I love you.

Peace

 

 

 

 

 

 

Thinking About It

Friday is always a good thing. I think I’ll sit beside the fire and share some thoughts–even if it’s just a picture of a fire from our vacation.

Tonight, more than ever, there are so many people in our country living in fear. From hurricanes, fires, floods, and the most troubling to me, young people unsure whether they will be able to stay in the country they call home. I don’t know how to help any of them other than to keep them in my prayers. I hope you will do the same.

While we made our journey to view the total eclipse, I was able to visit along the way with old friends. Thinking back on those visits, I was so impressed that they took time out of their busy days in order to spend time with me. Not only did they give me their time but they did so without carrying their phones. That was special. Thank you all.

This week I have made the proclamation daily that today would be dog beauty shop day. Today it actually became reality. As I type, I am surrounded by three rather annoyed but wonderfully clean smelling dogs.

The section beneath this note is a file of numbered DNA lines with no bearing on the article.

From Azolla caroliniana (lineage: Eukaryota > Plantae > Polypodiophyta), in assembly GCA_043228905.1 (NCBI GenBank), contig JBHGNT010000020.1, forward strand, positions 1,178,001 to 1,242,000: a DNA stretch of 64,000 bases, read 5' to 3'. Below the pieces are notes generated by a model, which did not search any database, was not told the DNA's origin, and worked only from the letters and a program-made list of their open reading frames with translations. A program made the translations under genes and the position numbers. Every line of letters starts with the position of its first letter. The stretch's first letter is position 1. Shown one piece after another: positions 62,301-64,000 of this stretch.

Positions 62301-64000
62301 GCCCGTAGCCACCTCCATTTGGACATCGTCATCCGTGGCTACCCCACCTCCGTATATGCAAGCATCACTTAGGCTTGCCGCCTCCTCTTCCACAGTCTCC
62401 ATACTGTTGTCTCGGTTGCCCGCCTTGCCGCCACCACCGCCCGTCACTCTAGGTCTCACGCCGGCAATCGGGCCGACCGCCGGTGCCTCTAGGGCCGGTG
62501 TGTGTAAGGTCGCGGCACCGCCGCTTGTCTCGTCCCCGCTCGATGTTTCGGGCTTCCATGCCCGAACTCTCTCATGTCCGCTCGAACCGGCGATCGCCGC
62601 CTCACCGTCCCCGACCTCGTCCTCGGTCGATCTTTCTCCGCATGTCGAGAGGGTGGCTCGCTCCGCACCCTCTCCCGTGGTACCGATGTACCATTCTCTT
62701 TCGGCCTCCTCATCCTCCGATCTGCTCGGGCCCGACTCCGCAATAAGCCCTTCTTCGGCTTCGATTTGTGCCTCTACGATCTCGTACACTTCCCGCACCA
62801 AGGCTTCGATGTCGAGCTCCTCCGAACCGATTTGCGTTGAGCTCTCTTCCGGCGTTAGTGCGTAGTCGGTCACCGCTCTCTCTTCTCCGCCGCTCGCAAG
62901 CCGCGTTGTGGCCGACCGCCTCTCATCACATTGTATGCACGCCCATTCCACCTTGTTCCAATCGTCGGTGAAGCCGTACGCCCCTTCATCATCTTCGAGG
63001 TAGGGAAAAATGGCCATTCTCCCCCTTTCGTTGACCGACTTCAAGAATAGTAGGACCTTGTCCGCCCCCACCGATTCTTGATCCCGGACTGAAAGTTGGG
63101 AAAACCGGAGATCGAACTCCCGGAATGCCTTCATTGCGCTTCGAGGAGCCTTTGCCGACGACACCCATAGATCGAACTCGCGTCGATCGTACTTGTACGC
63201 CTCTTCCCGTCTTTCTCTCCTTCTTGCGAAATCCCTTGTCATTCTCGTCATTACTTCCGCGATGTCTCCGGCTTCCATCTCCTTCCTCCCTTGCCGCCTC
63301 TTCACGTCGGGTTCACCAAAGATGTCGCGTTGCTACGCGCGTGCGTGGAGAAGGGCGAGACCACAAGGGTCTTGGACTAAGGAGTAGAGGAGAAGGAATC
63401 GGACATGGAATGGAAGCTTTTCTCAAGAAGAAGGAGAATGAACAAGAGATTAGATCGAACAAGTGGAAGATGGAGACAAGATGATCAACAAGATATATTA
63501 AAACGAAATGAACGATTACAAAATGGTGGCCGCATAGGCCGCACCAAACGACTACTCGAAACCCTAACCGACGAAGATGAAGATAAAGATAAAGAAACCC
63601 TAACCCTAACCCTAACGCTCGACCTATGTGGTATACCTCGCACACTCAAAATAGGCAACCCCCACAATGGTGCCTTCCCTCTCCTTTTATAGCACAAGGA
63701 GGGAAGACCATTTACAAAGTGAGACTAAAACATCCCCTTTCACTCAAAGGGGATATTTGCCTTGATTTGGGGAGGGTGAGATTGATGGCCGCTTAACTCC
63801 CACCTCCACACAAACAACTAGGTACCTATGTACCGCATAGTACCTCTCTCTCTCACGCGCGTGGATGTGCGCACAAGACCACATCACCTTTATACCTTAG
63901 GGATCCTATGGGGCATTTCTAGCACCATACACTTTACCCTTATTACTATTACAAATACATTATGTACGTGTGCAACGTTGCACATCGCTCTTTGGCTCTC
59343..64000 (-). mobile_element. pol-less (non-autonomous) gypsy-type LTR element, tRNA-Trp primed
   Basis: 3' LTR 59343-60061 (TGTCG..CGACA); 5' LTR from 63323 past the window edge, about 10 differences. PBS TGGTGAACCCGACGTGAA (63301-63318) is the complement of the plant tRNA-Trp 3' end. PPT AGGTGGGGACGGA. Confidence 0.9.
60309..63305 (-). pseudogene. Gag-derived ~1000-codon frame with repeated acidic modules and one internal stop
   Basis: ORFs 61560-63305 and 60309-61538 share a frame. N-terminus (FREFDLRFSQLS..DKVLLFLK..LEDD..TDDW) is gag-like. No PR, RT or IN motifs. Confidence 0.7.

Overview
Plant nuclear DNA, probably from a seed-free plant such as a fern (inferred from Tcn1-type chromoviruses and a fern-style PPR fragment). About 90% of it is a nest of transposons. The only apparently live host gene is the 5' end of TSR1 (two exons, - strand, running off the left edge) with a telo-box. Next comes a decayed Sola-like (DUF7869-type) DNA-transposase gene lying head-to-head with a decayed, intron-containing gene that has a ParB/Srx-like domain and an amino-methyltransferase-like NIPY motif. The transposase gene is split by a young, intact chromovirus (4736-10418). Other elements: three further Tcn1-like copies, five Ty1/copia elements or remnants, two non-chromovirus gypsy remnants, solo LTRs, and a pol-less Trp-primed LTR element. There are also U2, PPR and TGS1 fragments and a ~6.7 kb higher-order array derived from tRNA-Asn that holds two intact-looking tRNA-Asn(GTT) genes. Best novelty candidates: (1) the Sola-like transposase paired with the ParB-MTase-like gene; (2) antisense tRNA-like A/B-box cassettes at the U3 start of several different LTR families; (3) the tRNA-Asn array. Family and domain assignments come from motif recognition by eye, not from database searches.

I am…

B…simply being… 

I send you all my love and wish us all peace.

 

 

 

 

September 7, 1971

On September 7, 1971, I was one of three young women sitting in a small radiology room at what was then called, St. Francis Hospital. None of us had any idea what that day, much less the next two years, would have in store for us.

The three of us, Michele, Mary, and I, were the new class of radiology students. Michele and I had graduated from the same high school, but we did not know each other well. Mary had completed one year of college at the University of Northern Iowa after graduating the year before from Columbus. She did not know either one of us. After that bit of small talk, we shared our expectations for the day ahead–we all thought we’d be taking x-rays by the end of the day.

I mean, how hard could it be?

Our primary instructor and head of the department, Chuck, came in to take us on the official tour of the x-ray department. The department may have been small but what it lacked in size it made up for in personality.